LONGUEUIL, QC – Canada’s RADARSAT Constellation Mission (RCM) was launched successfully into space aboard a SpaceX Falcon 9 rocket at 10:17 a.m. Eastern time from Vandenberg Air Force Base, California.
The constellation of three satellites will provide daily images of Canada’s vast territory and maritime approaches, as well as images of the Arctic, up to four times a day. It will have daily access to 90 per cent of the world’s surface. The RCM is also equipped with an Automatic Identification System (AIS), allowing improved detection and tracking of ships, including those conducting illegal fishing.
For more than two decades, Canada’s world-leading RADARSAT satellites have been providing scientists, government and industry with crucial and continuous data for a wide variety of uses. The RCM will provide a transformational new capability that will be used by researchers to develop solutions to help better understand our planet and by governments to deliver enhanced and reliable services to Canadians.
RCM data will be used in innovative applications that benefit Canadians, including:
- Monitoring climate change, land use evolution and even human impacts on the environment by highlighting changes over time through composite images.
- Detecting and tracking ships, including those conducting illegal fishing, and helping emergency teams save lives during natural disasters.
- Creating ice maps for safer ship navigation and commercial maritime transportation.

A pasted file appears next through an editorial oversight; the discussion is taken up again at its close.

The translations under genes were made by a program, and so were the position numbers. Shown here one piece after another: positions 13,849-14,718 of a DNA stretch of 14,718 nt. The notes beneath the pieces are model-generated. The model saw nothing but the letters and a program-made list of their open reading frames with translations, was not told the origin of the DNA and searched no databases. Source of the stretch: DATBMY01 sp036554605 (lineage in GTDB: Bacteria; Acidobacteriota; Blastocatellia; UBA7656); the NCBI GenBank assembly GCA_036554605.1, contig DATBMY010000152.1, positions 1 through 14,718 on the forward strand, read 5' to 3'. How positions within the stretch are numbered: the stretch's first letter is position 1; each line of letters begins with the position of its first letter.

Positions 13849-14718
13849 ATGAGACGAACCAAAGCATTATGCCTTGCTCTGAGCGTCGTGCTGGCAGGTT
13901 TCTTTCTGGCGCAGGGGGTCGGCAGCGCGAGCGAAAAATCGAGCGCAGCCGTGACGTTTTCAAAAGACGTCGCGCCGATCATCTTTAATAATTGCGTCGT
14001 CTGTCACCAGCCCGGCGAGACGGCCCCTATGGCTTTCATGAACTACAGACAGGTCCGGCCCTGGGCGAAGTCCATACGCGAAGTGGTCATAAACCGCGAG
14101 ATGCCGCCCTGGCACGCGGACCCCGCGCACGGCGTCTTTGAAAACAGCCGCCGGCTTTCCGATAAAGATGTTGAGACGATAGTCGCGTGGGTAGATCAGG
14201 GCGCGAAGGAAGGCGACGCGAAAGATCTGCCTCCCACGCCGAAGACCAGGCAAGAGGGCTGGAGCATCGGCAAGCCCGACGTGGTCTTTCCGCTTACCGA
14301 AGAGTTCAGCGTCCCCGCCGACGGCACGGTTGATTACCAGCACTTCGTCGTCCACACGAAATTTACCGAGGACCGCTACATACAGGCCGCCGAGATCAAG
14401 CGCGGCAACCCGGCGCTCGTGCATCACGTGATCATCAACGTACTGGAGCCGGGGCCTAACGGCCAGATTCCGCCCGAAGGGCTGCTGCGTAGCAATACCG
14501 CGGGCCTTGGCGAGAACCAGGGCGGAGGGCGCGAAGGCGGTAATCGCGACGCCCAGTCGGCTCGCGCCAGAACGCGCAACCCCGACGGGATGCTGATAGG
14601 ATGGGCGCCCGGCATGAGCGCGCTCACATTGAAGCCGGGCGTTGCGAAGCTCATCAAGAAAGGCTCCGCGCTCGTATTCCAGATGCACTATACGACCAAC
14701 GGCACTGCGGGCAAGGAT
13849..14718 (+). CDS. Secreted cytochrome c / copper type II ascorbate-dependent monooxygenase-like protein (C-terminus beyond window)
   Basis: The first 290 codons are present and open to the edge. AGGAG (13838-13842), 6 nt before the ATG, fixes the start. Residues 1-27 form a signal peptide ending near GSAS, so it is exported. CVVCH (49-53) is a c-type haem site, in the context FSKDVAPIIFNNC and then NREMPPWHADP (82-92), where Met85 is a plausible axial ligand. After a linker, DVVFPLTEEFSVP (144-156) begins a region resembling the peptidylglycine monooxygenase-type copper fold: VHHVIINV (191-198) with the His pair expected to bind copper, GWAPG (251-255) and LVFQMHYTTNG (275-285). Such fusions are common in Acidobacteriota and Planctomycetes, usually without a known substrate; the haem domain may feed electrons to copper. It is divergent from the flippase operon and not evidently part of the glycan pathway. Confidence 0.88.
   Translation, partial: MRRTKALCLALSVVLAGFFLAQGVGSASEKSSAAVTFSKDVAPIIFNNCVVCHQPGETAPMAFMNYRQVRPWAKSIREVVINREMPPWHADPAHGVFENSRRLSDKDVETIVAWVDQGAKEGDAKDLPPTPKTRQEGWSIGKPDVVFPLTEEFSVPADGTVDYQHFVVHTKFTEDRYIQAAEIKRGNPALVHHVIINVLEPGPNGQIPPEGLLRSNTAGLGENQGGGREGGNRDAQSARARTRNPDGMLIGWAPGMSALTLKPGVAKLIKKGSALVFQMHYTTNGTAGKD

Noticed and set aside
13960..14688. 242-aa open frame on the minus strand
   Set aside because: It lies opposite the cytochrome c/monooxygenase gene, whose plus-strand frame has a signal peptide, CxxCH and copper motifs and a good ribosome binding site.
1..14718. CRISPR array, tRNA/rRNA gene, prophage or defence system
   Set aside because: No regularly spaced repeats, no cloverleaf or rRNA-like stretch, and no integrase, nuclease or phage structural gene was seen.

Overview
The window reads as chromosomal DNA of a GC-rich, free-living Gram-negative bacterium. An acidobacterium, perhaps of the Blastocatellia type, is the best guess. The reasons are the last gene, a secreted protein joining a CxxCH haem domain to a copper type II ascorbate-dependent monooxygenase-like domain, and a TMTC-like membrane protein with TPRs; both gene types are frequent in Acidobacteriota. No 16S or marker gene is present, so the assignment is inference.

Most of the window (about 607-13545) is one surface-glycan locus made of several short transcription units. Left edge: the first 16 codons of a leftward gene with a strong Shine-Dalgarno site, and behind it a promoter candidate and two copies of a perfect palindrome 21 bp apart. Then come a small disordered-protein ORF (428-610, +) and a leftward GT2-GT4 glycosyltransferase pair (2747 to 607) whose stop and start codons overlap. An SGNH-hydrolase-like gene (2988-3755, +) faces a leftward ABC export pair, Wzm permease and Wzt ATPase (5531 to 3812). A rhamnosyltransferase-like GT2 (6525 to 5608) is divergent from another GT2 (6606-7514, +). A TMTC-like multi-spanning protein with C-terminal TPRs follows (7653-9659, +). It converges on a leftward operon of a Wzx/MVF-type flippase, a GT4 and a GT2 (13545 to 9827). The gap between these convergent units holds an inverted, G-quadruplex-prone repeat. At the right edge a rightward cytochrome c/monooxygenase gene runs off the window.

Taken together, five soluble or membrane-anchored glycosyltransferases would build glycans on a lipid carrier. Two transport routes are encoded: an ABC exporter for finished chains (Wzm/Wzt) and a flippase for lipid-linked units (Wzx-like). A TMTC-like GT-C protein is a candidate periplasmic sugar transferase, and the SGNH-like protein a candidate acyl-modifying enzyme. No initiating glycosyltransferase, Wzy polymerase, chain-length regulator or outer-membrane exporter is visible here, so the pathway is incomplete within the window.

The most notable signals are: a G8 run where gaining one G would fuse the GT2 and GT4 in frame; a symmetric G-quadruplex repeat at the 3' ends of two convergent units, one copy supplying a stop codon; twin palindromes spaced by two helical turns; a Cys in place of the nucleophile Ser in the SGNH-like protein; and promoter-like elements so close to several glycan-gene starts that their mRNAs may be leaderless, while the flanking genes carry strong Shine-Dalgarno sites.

- Monitoring the integrity of infrastructure like highways, bridges and railway corridors.
- Measuring changes in permafrost and ground movement to support northern communities, build houses and infrastructure safely, and plan airport runways and their operation and maintenance.
- Maximizing crop yields for farmers while reducing energy consumption and the use of potential pollutants.
- Supporting the operations of the Canadian Armed Forces to further global peace and security.
“We need high-quality data to make evidence-based decisions. The RADARSAT Constellation Mission will provide improved data for the critical services our government provides to Canadians, including monitoring climate change, protecting the health of our oceans, forests and crops; and supporting our first responders’ disaster relief efforts.”
– The Honourable Navdeep Bains, Minister of Innovation, Science and Economic Development
- Businesses, researchers and the public will have access to data and imagery from the RCM, subject to security requirements, to produce value-added products and services. For example, the imagery can be used to monitor changes to Earth’s surface and their impacts on economic activity such as agriculture and infrastructure development.
- Twelve federal government departments use RADARSAT data. The RCM required the direct collaboration, among others, of Natural Resources Canada, the Department of National Defence, Environment and Climate Change Canada, Agriculture and Agri-Food Canada, Fisheries and Oceans Canada, and Public Safety Canada.
- Over 125 Canadian suppliers in 7 provinces helped build the RCM. The three spacecraft were assembled in the Montreal area by the prime contractor MDA, a Maxar company.
- The RCM will orbit Earth at an altitude of 600 km. Each of the satellites has a life expectancy of 7 years.
- The Government of Canada owns and will operate the RCM. At its peak, the construction of the satellites employed approximately 300 people in some 50 companies across the country.
- RADARSAT Constellation Mission
- Information kit for the RADARSAT Constellation Mission
- FAQs – RADARSAT Constellation Mission
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